In Information Architecture
Summary: Artificial intelligence can be a benefit to your business, but only if you are asking the right questions before you start.

Artificial Intelligence (AI) holds lots of promise as an innovative new technology…but only if done right. And it is Information Architecture (AI) that holds the keys.

Smart companies know you must align the gears of your technology to the gears of your operations to reap benefits. In the language of pace layers and complex systems, your company’s operations are a slower layer. They have the power to amplify faster, more innovative layers, or add incredible friction to the system.

Forcing your workforce to contort their actions to “benefit” from a new technology is not a good path to efficiency. Technology makes a great lever but a terrible taskmaster.

This is why smaller competitors and new companies have an advantage as disruptive technology emerges. If you are building the operational engine before accruing significant technical debt, you can tweak the fit between operations and technology as you go.

To succeed with technology in the long-term
you must align it to your operational needs,
not the other way around.

Going Beyond Data Science

The need to let operational concerns drive technology is especially true with the emerging field of (AI). But you might never know this by talking with many data science teams. There is a sense that what machines do when they learn is inscrutable (which is true) so it makes no sense to try and get them off to a good start (which is a myth we’ll bust below). Remember this early meme of the computer age: GIGO—garbage in —> garbage out? This is true of your data, but it is also true of your framing questions. Before you begin you should clearly establish what good means in your context.

To ensure your next AI pipeline is set up for success, take a step back and ask 3 basic questions:

  • What questions might the data answer?
  • What does a good answer look like?
  • How will I measure success?

  • After you ask and answer these questions, you’ll be in position to choose the right approach to solving them. You can also use this exercise to prioritize your efforts to maximize business value.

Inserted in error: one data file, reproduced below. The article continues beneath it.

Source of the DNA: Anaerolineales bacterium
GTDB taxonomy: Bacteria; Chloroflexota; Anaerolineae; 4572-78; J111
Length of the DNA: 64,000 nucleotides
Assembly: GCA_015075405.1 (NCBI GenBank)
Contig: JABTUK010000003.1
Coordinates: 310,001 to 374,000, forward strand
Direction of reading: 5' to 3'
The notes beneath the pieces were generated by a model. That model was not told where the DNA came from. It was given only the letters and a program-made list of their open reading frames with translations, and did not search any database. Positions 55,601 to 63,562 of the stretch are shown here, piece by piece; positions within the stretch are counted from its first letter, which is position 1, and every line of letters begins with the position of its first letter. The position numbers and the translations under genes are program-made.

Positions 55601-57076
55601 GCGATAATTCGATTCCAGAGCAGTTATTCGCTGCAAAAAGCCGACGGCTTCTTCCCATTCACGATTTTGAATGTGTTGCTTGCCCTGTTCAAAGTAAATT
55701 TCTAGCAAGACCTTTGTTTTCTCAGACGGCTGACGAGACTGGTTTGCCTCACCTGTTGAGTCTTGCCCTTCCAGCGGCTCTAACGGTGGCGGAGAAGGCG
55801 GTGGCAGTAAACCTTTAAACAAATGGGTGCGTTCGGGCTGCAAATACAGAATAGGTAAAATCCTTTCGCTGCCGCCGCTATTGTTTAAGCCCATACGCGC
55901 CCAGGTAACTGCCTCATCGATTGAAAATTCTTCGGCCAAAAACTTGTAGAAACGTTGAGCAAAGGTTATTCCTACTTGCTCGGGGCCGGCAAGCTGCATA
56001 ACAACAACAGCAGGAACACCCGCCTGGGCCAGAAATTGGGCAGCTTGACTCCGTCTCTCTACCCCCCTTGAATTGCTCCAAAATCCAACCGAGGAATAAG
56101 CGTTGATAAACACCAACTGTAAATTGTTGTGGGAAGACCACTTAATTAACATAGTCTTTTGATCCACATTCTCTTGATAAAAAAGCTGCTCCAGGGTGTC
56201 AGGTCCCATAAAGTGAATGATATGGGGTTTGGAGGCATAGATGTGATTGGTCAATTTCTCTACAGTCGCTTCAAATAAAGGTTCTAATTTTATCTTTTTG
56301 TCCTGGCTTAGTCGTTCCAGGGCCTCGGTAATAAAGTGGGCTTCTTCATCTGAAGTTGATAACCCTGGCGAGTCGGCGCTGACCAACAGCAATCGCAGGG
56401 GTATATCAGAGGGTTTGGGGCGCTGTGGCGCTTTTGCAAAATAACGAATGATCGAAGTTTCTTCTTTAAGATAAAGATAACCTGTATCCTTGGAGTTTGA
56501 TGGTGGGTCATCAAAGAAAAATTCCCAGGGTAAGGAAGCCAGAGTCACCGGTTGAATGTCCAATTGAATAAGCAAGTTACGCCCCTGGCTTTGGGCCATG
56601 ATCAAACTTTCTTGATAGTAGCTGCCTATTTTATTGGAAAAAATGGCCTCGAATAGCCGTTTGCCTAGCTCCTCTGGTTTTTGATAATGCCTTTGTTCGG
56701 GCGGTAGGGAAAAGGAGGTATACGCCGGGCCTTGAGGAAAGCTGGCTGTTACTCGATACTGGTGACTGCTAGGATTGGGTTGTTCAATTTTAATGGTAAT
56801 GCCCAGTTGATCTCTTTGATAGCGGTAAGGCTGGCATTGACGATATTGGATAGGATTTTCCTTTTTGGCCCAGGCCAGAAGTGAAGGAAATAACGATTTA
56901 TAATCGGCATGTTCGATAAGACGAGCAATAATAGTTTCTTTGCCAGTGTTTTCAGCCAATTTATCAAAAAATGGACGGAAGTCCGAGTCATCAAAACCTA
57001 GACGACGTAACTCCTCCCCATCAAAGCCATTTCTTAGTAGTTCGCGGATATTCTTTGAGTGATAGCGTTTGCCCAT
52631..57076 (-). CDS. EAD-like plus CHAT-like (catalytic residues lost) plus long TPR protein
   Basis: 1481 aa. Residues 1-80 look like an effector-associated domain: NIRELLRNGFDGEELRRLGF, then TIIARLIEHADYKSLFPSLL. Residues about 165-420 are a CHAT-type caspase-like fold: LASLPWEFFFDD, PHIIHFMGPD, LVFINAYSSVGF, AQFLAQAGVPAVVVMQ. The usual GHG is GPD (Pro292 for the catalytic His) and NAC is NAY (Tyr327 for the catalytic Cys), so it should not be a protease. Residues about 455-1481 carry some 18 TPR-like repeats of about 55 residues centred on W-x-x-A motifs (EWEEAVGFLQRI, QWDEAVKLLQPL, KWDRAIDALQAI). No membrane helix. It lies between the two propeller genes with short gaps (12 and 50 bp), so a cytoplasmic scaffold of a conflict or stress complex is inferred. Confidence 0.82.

Let’s look at each question in more detail:

    What questions might the data answer?

    Practical AI is not about finding an insight looking for a problem, it’s about identifying problems that might be answered through intelligent inquiry. While it might seem trivial at first, experience has taught us that with AI projects, “well begun” is truly “half done.” It pays big dividends to begin by looking at the problem space from the perspective of every team with a stake in the outcomes. This will help identify both obvious and novel opportunities for benefit, but it should also help illuminate potential blockers to going forward—an answer’s benefit is limited by the ability to put that answer into action.

    What does a good answer look like?

    This is where the rubber meets the road. AI is great at classifying things if the basis for classification can be mathematically defined (such as image recognition), but if your goal is to classify the way a human would, or to support a human interaction, then you need a strategy for classifying what good means for the people you are serving. The machine will only learn what we teach it. It’s important to develop a strategy that accounts for all the different people we need to serve. If we teach the preferences of a homogenous group of people, we’ll build in bias toward that group and will fail to serve a diverse audience.

    How will I measure success

    This is often a difficult question to answer definitively, but you can be sure of one thing: if it is hard to quantify a benefit, even one obviously significant, it is likely even harder to actually reap that benefit. On the flip side, when the ROI is easy to measure, it is easier to define and refine a technology strategy to reap the benefit (or at least you’ll understand the blockers).

    Once you’re done with this, you can create a table like the one above that lists key questions, rates them by impact, and sorts them into 3 basic types of questions:

  • Known areas to improve (known known)—Amplifying humans
  • Known problems that require better definition (known unknown)—Targeted Learning
  • Things we do not yet know about (unknown unknowns)—Broad Discovery

  • Applying Technology Expertise

    With the problem space defined, your data science team can now explore different ways to solve the problems. It is also a good time to take stock of your AI capabilities. By identifying the best strategy to answer each question, and triaging the risk, complexity, and effort, you now have the basis for prioritizing and budgeting the work ahead.

    Artificial intelligence, in all its many forms, holds great promise for business. But we’re quickly moving through the phase of low-hanging fruit and into a phase where careful planning is required to truly benefit. Smart companies will put human and operational considerations at the center of those plans, and establish strong collaboration between their operations and data science team. At The Understanding Group, we partner with to provide technology expertise that complements our ability to clarify complex problem spaces and foster durable agreement among stakeholders regarding what good means.

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